• Sometimes, whether we know it exists or not, we look for information using the wrong words. We might misspell a name ("Dwayne Allmann") or look for synonyms to the words in the content we are looking for ("fix" instead or "patch"). The consequence is a failure to find the item, in which case it is truly "lost". Internet search engines do a lot to try and save us from this dilemma; they recommend correct spellings and support stemming, synonyms, and fuzzy logic to broaden the results. However, even these techniques may not solve the problem and we must try again and again to define a search that matches our requirements. This is search as hunting.
  • Finally, even if you construct the proper search -- you look in all the appropriate places -- you may fail to "see" the item you want. Most internet searches produce hundreds or thousands of results. The search engines do their best to prioritize the results (called relevancy) so the most likely are at the top of the list. In other words, where you expect to find them. However, if the items you need are not at the top, you need to do a second search: searching through the search results. This can be extremely frustrating -- just like searching through your entire house for keys, wallets, glasses, or whatever -- because you cannot find the items you need. You do not recognize the title, the abbreviated description, or the location/URL as meaningful. At this point, the information is truly "hidden" from you because you cannot distinguish it from the forest of other results, just as I cannot find a book on my bookshelf if it is outside the bounds of where I expect to find it. This is search as loss. In fact, the desired results may never be found. (Many people give up before even looking at the 2nd or 3rd page of search results. The field of possibility is so vast it discourages exploration.)

So, given this situation, why is the quotation both right and wrong? It is the first sentence of Miyabe's quote that holds the key: It doesn't make any sense to look for something that isn't hiding.

There could well be an issue of translation here. Because, although "hidden" and "hiding" are different tenses of the same verb, they have significantly different connotations in English. "Hidden" is passive; it implies something that cannot be seen or found. "Hiding" is active; it implies the object is deliberating taking action to hide itself. And to say we aren't looking for something unless it is "hiding", would eliminate most inanimate objects from the equation.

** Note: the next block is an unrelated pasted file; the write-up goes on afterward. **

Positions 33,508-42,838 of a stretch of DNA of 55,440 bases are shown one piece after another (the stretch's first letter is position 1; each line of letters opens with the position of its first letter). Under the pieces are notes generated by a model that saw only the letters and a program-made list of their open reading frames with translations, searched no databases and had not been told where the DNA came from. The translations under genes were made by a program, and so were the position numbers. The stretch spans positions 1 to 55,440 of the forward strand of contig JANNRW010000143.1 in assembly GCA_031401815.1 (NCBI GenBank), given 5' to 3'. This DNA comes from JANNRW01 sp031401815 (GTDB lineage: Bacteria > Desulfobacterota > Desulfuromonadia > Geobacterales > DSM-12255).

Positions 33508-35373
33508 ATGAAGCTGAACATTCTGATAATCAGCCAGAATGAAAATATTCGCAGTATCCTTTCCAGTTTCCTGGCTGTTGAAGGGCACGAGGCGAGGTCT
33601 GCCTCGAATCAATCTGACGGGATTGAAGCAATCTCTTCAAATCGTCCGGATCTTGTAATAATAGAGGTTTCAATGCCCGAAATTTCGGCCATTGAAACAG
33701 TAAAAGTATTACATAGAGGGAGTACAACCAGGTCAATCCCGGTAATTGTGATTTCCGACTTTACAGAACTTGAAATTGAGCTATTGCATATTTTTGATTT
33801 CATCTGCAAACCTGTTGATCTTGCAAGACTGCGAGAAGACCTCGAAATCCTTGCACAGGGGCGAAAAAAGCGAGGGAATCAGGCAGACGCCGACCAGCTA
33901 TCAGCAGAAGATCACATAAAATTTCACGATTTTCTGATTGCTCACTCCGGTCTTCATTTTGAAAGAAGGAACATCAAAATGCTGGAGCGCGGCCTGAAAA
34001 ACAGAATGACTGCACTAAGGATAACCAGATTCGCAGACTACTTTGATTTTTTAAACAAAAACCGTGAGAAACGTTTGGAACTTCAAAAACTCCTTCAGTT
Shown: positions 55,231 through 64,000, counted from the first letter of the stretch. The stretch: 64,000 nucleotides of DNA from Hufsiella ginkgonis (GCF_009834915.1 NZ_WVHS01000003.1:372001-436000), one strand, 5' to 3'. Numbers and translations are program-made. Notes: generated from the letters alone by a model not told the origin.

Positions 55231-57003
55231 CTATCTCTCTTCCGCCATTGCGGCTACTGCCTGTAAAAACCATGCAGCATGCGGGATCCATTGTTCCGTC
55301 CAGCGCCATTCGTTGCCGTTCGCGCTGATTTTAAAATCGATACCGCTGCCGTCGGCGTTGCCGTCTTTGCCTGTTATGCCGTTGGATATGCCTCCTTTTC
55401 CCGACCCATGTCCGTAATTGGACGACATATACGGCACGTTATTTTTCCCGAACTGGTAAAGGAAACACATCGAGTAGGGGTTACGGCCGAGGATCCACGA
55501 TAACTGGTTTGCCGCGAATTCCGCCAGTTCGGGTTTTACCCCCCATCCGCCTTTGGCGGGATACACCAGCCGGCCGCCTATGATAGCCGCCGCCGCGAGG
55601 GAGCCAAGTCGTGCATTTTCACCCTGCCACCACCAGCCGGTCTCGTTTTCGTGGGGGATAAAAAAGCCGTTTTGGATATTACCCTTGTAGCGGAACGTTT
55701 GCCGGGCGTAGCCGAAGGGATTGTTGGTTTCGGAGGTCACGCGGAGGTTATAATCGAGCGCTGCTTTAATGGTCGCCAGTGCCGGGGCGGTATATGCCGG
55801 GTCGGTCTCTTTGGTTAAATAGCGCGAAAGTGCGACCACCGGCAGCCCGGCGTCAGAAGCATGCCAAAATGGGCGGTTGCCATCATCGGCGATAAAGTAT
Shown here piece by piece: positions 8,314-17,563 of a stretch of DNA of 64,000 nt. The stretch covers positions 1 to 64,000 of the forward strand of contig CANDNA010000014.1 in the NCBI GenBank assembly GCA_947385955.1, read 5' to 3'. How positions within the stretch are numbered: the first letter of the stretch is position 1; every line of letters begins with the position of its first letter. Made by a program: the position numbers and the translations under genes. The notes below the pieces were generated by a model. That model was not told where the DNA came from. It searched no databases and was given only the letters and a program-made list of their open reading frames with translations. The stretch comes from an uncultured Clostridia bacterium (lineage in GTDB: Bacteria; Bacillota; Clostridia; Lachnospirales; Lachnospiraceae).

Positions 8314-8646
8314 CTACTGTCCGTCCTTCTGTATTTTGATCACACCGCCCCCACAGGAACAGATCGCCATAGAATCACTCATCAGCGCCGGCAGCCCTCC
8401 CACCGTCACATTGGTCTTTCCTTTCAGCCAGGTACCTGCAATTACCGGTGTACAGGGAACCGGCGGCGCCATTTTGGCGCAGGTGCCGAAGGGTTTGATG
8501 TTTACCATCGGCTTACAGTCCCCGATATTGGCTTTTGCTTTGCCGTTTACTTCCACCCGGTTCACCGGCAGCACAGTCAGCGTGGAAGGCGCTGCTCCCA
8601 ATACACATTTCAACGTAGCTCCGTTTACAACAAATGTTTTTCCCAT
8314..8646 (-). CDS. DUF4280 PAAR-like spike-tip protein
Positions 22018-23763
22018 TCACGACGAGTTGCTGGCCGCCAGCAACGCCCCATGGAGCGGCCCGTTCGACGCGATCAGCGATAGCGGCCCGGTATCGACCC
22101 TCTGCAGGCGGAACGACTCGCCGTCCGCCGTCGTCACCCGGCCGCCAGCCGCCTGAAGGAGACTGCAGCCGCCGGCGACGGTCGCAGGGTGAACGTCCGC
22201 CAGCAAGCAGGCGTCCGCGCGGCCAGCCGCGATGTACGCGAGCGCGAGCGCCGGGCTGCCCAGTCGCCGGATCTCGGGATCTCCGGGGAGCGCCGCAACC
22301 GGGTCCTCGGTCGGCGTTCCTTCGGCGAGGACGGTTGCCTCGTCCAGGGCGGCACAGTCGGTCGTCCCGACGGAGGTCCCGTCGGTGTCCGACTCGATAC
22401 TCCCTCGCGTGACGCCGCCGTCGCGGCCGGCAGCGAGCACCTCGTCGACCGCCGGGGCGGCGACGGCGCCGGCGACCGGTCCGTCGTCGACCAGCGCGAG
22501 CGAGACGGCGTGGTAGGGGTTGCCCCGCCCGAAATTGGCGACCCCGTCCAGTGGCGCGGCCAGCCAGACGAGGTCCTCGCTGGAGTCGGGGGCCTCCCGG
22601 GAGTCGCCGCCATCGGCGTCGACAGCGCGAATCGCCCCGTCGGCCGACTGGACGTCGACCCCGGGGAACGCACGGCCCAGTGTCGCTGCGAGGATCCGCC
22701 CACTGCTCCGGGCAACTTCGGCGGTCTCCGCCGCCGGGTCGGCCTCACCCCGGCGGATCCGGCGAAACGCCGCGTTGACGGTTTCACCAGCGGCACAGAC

It is true: it doesn't make sense to look for something that isn't hidden -- even if it is in plain view. And it explains the frustration and despair many users feel when they need to look for information, since they often have no clue how large the field of possibility is before they start. They assume it is hidden.

One of the stories I like to tell is the experience I had when interviewing consultants to determine how they looked for knowledge about previous projects. The overwhelming response was, in order:

  1. Ask someone in the office.
  2. Call someone they think might know.
  3. Send email to people they think may know someone who may know.
  4. If all else fails, look online.

These were experienced, tech-savvy engineers; they knew how to construct search queries; they had a good sense of what information should be available within the corporation. But assuming the information was hidden, their #1 preference was to look for a guide within their community of peers.

This tendency has been repeated time and again across the diverse audiences I have supported. Why do things people search for need to be hidden? Because they are searching. Because they are outside the realm of known possibility. Because their need exceeds the bounds of personal knowledge.

Part of the work of making things findable is bounding the field of possibility for the searcher. if you can make it clear that their search is bounded within a scope of likely candidates (rather than everything on the intranet, for example), you can encourage them to search earlier and have more faith in the results.

One of the keys within knowledge management, or the design of any information space, is establishing confidence in your audience that your structures form a clear and reliable scope of possibility for the classification of information you support. In other words, your systems are the shelves where they are likely to find their keys and wallet. This means turning searching into finding and the hidden into the found.